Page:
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Tucker v. Allstate Insurance Co.

New Jersey Superior Court, Appellate Division

Decided: July 31, 1984.


Sullivan, Judges King and Bilder. The opinion of the court was delivered by King, J.A.D.


[195 NJSuper Page 232]

This appeal is taken from the Law Division judge's finding, 191 N.J. Super. 315 (1982) that third-party defendant, Motor Club of America (MCA), afforded plaintiff automobile insurance coverage on November 27, 1977 and therefore shared liability for payment of benefits with the coinsurer, Allstate Insurance Company.

These are the facts. On October 17, 1977 the New Jersey Automobile Insurance Plan (Plan), commonly called the "Assigned Risk Plan," issued a notice of assignment to MCA to insure plaintiff Tucker's Buick. The coverage was to be retroactively effective to October 7, 1977, the date Tucker signed the application for insurance. Upon execution, the application was processed by the producer of record, Joseph J. Hishon Agency, which submitted Tucker's application and its own check for the premium deposit to the Plan. These items were received by the Plan on October 13. MCA received the application and its notice of assignment on October 18. MCA also received Hishon's check at that time, which it deposited.

At this point MCA was prepared to issue a policy. But by letter dated October 19 received by MCA on October 20, the Hishon Agency advised MCA "that the insured issued a bum check for which we are out money and accordingly I ask that you take immediate steps to cancel this coverage." When this letter was received the application actually was being processed and a policy number had been assigned to Tucker.

In a letter dated November 14, 1977 MCA wrote to Tucker, with copies to Hishon and the Plan, stating

We have been advised by your producer of record, Joseph J. Hishon, that your deposit premium check was returned by the bank due to "Insufficient Funds."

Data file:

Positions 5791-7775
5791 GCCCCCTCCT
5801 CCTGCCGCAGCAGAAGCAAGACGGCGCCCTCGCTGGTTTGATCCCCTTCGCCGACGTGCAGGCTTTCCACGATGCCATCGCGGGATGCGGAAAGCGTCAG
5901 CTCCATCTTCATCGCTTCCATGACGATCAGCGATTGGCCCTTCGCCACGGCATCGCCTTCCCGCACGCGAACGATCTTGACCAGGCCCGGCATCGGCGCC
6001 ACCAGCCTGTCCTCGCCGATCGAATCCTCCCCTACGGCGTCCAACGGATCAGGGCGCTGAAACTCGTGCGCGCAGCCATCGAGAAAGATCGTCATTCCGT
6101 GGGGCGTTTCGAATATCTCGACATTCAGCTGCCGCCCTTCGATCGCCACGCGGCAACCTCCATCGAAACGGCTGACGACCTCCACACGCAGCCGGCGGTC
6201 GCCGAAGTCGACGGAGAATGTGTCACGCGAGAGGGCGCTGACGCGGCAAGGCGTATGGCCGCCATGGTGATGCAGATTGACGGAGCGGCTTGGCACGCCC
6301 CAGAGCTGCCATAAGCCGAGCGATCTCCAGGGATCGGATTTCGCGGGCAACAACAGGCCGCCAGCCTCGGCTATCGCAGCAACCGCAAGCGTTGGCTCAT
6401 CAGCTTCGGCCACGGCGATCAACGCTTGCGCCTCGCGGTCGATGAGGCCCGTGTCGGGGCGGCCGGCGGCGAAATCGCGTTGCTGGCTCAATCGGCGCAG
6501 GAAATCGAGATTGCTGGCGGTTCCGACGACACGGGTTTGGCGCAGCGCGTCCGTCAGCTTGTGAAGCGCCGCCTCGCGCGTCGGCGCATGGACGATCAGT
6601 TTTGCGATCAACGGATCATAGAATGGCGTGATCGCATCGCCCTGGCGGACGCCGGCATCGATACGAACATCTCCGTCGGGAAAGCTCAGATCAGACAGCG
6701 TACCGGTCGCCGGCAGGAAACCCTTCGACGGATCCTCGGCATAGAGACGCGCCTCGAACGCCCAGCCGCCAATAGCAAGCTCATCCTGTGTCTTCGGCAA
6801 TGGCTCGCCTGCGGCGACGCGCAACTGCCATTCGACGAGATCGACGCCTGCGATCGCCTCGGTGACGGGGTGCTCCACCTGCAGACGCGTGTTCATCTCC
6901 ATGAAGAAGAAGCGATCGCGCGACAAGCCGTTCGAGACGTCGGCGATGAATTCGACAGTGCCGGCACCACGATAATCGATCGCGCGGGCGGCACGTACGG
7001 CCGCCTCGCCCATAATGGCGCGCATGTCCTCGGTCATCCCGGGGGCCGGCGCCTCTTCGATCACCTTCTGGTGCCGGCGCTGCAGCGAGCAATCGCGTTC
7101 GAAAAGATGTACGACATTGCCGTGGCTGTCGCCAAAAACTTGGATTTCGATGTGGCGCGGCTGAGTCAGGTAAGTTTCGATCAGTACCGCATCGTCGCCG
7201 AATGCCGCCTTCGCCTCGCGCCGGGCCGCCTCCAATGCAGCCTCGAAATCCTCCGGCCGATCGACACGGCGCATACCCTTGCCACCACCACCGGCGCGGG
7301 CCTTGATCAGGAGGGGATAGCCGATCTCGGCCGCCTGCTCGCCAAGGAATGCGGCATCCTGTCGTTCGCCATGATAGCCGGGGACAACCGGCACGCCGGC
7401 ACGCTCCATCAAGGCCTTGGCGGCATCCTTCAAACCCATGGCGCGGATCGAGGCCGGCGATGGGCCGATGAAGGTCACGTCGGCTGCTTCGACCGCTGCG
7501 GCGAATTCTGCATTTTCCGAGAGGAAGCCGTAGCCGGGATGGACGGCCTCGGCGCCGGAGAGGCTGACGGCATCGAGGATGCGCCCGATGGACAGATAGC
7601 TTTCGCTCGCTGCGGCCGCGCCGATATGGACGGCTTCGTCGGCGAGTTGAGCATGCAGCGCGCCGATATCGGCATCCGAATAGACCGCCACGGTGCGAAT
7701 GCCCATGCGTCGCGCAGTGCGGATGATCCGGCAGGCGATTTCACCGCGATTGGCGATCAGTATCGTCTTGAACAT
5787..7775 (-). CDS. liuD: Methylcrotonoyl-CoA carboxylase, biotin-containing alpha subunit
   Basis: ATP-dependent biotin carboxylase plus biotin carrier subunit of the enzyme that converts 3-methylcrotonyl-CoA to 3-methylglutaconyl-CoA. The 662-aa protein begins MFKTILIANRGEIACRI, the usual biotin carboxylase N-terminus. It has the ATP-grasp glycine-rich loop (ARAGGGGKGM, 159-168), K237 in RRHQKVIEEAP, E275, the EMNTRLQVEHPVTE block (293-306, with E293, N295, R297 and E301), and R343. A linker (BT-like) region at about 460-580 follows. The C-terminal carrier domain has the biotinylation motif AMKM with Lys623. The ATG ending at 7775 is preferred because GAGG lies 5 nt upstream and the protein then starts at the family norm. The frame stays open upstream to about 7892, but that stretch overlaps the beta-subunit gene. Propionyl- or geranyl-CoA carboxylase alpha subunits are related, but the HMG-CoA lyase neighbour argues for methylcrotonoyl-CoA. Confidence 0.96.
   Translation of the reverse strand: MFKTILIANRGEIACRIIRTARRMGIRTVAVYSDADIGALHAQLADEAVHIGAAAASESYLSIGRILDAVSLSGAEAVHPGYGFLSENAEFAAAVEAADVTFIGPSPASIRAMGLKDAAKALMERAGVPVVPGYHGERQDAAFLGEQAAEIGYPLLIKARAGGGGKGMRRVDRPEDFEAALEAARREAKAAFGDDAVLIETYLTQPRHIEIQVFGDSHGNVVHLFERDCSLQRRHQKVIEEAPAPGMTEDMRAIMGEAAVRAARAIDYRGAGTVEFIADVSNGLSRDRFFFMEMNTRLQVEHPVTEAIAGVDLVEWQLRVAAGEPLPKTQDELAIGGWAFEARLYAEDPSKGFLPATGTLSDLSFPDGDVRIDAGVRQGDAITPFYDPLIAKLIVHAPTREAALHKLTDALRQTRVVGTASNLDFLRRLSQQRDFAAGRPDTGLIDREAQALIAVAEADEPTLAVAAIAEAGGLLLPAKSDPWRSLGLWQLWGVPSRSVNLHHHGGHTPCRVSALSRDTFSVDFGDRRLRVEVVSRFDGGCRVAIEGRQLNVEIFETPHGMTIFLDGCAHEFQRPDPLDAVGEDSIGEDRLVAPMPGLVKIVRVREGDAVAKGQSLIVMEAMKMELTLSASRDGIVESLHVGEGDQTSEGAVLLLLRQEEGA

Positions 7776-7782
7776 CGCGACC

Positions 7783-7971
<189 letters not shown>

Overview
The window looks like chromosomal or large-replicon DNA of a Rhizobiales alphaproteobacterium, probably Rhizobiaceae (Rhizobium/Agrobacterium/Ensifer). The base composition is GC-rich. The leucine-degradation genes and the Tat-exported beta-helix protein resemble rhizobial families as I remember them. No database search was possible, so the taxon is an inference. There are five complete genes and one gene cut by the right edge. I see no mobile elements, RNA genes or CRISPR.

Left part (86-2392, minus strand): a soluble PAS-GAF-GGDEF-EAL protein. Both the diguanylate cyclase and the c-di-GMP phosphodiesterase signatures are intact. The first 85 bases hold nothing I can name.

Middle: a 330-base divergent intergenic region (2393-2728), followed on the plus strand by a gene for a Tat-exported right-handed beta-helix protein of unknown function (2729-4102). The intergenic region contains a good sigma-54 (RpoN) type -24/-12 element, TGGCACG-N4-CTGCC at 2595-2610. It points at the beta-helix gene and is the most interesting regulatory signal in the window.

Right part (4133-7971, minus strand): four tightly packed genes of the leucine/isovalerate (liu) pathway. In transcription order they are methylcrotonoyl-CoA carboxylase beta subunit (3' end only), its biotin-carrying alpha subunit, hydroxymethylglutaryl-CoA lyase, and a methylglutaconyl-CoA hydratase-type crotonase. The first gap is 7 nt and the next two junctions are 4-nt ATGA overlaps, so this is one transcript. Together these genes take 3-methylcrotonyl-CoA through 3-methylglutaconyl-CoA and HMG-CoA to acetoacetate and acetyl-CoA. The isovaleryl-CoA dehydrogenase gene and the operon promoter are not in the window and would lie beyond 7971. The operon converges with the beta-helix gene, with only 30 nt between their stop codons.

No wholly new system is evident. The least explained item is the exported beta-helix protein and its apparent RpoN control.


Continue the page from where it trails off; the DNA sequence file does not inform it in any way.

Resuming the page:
Because the proper required deposit premium was not received with your application for insurance, said application is "Null and Void" and coverage has been rescinded effective 12:01 A.M., October 7, 1977. We have returned your application for insurance to the New Jersey Automobile Insurance Plan.

[195 NJSuper Page 233]

The Temporary Identification Card now in your possession is "Null and Void," as you have never been insured with this company.

This letter was the only contact MCA ever had with Tucker. On February 9 and again on June 2, 1978 Hishon wrote to MCA asking for return of the premium deposit which was eventually remitted to Hishon in September 1978.

Tucker was injured in an accident on November 27, 1977 while driving a rental car, not the car he had sought to insure through the Plan. Since Tucker was a member of his mother's household, he made a Personal Injury Protection (PIP) claim for medical expenses and income loss under his mother's own automobile policy issued by Allstate on her vehicle. N.J.S.A. 39:6A-4. After paying the PIP claim of $16,206.35, Allstate sought reimbursement from MCA for its pro rata share under the coinsurance feature of the policy allegedly issued by MCA through the Plan for Tucker's benefit. Neither Tucker himself nor any third-party has ever made a claim against MCA arising out of the accident of November 27, 1977. The claim here derives solely from any right that Tucker may have had based on his application to the Plan which was accompanied by his bad check to the Hishon Agency.